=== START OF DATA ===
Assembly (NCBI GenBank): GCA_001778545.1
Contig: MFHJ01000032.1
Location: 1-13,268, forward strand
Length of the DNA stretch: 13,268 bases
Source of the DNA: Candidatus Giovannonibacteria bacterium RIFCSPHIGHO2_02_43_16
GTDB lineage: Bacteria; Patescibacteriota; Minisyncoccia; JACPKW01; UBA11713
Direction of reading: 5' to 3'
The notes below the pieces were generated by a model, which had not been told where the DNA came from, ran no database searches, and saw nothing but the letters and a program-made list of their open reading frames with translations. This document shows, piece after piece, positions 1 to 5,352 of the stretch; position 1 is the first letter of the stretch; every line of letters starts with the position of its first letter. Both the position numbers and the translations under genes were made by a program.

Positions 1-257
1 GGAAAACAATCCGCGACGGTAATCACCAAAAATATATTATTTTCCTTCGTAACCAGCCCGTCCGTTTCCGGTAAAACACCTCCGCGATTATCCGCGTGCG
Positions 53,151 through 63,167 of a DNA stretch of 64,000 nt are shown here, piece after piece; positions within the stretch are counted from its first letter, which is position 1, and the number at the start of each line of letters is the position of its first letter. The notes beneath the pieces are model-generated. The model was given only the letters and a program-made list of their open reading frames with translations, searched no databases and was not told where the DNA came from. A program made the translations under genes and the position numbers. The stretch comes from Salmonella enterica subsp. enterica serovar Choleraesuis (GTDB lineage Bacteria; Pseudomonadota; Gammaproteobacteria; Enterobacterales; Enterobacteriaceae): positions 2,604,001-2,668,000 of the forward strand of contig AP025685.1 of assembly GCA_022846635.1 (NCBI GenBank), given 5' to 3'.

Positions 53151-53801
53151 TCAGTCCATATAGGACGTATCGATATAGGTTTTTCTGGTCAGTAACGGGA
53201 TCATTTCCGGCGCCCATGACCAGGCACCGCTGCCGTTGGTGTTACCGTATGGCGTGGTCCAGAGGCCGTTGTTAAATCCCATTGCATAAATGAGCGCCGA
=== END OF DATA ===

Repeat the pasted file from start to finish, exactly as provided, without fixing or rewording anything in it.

Assembly (NCBI GenBank): GCA_001778545.1
Contig: MFHJ01000032.1
Location: 1-13,268, forward strand
Length of the DNA stretch: 13,268 bases
Source of the DNA: Candidatus Giovannonibacteria bacterium RIFCSPHIGHO2_02_43_16
GTDB lineage: Bacteria; Patescibacteriota; Minisyncoccia; JACPKW01; UBA11713
Direction of reading: 5' to 3'
The notes below the pieces were generated by a model, which had not been told where the DNA came from, ran no database searches, and saw nothing but the letters and a program-made list of their open reading frames with translations. This document shows, piece after piece, positions 1 to 5,352 of the stretch; position 1 is the first letter of the stretch; every line of letters starts with the position of its first letter. Both the position numbers and the translations under genes were made by a program.

Positions 1-257
1 GGAAAACAATCCGCGACGGTAATCACCAAAAATATATTATTTTCCTTCGTAACCAGCCCGTCCGTTTCCGGTAAAACACCTCCGCGATTATCCGCGTGCG
Positions 53,151 through 63,167 of a DNA stretch of 64,000 nt are shown here, piece after piece; positions within the stretch are counted from its first letter, which is position 1, and the number at the start of each line of letters is the position of its first letter. The notes beneath the pieces are model-generated. The model was given only the letters and a program-made list of their open reading frames with translations, searched no databases and was not told where the DNA came from. A program made the translations under genes and the position numbers. The stretch comes from Salmonella enterica subsp. enterica serovar Choleraesuis (GTDB lineage Bacteria; Pseudomonadota; Gammaproteobacteria; Enterobacterales; Enterobacteriaceae): positions 2,604,001-2,668,000 of the forward strand of contig AP025685.1 of assembly GCA_022846635.1 (NCBI GenBank), given 5' to 3'.

Positions 53151-53801
53151 TCAGTCCATATAGGACGTATCGATATAGGTTTTTCTGGTCAGTAACGGGA
53201 TCATTTCCGGCGCCCATGACCAGGCACCGCTGCCGTTGGTGTTACCGTATGGCGTGGTCCAGAGGCCGTTGTTAAATCCCATTGCATAAATGAGCGCCGA